Let’s just say this right now: Everyone needs strength training (appropriate for their fitness level! No lie, I trained a 99 year old man who wanted to be able to get up and down off his tractor.)
Here are some benefits to strength training:
- improved muscle strength and endurance
- improved “Functional fitness”
- increased BMR
- increase in bone, tendon, and ligament strength
- improved joint function
- improved sense of self esteem and self confidence
- decreased risk of injury from everyday living and sports
- assists in managing chronic conditions such as diabetes, CVD, and obesity
- Reduces (and in some cases reverses!) osteoporosis
- sharpens your thinking skills
But, if you are interested in weight loss, strength training is essential. First of all, strength training done properly burns a lot of calories. The same 150 pound person who burned 120-128 calories in 30 minutes of walking (see yesterday’s post), could burn 288 calories in a half hour of strength training with 60 seconds between sets. Buuuuuuut, the pay off is even more than that. Any activity burns calories while you are doing it, but having lean muscle increases the calories you burn even at rest. A 150 pound person with 35% body fat has a BMR (the amount of calories it takes to keep your body alive at rest) of 1325 calories per day. But a 150 pound person with only 18% body fat has a BMR of 1575. Net net, the more lean muscle you have, the easier it becomes to lose fat.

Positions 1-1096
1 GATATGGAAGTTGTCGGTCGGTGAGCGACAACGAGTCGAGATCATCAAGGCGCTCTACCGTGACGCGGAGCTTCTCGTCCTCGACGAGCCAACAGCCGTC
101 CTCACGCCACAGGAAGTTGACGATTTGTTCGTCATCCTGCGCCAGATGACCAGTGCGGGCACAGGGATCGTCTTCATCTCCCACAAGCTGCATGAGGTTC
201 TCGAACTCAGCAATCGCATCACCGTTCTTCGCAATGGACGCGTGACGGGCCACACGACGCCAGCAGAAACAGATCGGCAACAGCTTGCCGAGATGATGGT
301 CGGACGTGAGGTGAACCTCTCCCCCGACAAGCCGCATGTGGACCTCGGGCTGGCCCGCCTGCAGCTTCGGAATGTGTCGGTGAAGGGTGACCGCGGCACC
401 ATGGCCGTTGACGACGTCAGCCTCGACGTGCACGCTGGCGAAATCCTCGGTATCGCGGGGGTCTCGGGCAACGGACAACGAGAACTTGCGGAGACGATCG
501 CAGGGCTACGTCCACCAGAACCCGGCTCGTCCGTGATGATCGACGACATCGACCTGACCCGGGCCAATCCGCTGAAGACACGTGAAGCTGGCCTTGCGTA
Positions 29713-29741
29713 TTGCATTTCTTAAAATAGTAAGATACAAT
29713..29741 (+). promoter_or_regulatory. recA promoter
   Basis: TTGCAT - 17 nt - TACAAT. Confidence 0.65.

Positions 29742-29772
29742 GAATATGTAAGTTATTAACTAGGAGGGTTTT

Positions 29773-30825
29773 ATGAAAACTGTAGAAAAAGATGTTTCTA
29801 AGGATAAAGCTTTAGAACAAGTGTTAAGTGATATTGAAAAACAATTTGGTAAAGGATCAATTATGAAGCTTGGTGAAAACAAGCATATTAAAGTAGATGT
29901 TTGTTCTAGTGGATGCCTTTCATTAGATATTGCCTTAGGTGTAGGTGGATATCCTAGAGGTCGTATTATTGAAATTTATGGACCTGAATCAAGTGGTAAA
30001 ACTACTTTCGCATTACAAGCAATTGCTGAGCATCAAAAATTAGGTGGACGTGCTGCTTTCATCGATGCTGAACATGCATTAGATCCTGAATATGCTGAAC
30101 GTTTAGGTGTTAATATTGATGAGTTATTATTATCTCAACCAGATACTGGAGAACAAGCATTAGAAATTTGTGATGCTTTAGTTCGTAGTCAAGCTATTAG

I, like many people, tried over and over to lose weight by walking or jogging or doing yoga. The only thing that finally worked for me was strength training combined with proper nutrition. I’ve lost 100lbs and kept it off, and I’ll never go back to life without weights!
Women: worried that strength training will make you “bulky”? Catch tomorrow’s post!